Free Will vs Determinism

Understanding Free Will vs Determinism – How can we know we have free will? Gaining an understanding of this timeless philosophical problem is our main objective.


George Saunders’ “Escape from Spiderhead” is a dystopian short story that portrays a controlled pharmacological environment in which scientists experimentally manipulate the desires and emotions of human subjects. We are confronted with the question whether the chemical cocktails produced by our brains grant greater freedom than Spiderhead. Sanders’ riveting story is thought-provoking and challenges us to probe the topic of free will and determinism.

Overarching Question:

How does the story reinforce your preferred position on free will? How can the story challenge your preferred position on free will? Explain.
Brief Definition of Positions on Free Will:

Hard Determinism – People’s actions are causally necessitated and their actions are therefore unfree.
Compatibilism – Although all actions are caused, people act with free will and are morally responsible whenever they are not constrained or forced to perform the action.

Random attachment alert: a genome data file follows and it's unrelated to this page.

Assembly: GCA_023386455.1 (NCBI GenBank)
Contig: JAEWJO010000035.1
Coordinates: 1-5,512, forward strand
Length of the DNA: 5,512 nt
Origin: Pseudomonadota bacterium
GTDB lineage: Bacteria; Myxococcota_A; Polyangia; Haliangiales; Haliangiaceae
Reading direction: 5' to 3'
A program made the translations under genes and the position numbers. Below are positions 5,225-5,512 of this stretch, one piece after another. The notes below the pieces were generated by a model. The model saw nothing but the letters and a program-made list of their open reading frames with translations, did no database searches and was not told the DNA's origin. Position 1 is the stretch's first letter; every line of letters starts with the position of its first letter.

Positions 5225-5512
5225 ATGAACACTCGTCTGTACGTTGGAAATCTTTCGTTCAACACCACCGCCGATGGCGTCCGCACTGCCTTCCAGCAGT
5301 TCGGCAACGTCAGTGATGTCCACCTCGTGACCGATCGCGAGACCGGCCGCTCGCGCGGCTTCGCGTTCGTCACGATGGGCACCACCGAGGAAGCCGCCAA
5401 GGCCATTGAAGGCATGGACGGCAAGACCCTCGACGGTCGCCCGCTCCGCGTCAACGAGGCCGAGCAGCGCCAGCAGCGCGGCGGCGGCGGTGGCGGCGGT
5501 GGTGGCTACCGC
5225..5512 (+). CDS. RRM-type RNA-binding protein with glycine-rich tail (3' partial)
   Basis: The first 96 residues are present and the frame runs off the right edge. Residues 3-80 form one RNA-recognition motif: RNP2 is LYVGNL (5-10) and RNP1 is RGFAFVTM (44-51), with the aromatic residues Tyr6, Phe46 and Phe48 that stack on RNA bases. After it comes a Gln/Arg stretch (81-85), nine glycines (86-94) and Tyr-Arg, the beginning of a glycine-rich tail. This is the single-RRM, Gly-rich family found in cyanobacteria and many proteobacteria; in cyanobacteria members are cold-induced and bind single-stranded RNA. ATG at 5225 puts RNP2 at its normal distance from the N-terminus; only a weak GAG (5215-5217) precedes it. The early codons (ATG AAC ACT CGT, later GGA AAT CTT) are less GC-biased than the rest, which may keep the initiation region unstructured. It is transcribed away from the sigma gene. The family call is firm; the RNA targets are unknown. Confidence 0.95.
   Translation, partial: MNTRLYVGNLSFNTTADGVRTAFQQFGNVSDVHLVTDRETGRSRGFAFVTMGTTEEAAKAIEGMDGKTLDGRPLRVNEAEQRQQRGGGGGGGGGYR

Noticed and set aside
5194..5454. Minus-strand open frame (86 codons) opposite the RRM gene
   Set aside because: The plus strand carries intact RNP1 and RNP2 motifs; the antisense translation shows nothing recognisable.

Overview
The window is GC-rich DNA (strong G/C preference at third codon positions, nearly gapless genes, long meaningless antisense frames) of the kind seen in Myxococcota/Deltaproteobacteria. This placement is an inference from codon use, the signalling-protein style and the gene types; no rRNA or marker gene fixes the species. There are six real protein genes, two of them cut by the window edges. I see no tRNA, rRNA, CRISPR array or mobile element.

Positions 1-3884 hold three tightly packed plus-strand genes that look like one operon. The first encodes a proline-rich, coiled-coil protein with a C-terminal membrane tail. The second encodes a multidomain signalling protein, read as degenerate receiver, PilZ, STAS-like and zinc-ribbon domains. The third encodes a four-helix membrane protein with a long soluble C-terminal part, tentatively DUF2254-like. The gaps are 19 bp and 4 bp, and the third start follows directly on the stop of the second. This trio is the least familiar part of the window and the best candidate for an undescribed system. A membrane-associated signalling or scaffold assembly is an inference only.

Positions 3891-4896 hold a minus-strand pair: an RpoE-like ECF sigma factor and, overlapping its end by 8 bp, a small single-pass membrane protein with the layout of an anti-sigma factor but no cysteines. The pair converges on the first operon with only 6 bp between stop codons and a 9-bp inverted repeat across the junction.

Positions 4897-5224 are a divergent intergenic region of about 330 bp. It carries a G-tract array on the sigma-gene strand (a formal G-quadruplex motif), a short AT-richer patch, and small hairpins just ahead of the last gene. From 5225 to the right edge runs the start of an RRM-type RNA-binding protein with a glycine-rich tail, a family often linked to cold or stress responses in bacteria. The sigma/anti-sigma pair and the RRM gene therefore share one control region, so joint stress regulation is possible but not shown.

Deep Compatibilism – People are free only if they act on desires they truly want to act on (i.e., desires that move people are genuine “their own”).
Libertarianism – People’s actions are not causally necessitated. People have special powers to cause their actions and are morally responsible for their choices.
Essay Questions:
Why does Jeff participate in Abnesti’s project at Spiderhead? Has he chosen to participate?
Thanks to Verbaluce, Jeff is able to wax poetic about loving Heather. Does he refer to his deepest longing fulfilled (50-51)? Does Jeff love Heather? If not, how is genuine love different from what Jeff experiences? Amnesty says, “Say someone can’t love? Now he or she can” (57). Does the project at Spiderhead support Abnesti’s claim?
Why does Abnesti tell Jeff to make a decision whether Rachel or Heather should get Darkenfloxx? What is Jeff’s decision? Does he make it freely? Explain. (pgs 56,62-63, 65)
What was Jeff’s fateful night? In what sense was it “fateful”? (76-77)
How does Jeff “doink with [Abnesti’s] experimental design integrity”? (63)
Why does Jeff feel “a little jerked around”? (64)
Does Jeff freely participate in the Confirmation Trial? The test reveals that he no longer feels any romantic love toward Heather. Verlaine says that he’s showing “just pretty much basic human feeling.” What is the difference between feelings that belong to Jeff and those s(t)implanted by the study? (67-68, 70)
Saying “acknowledge” implies permission, but why would it be misleading to call this consent? (75-76)
Does Jeff choose his fate at the end of the story? Is it completely up to him? (78-81)

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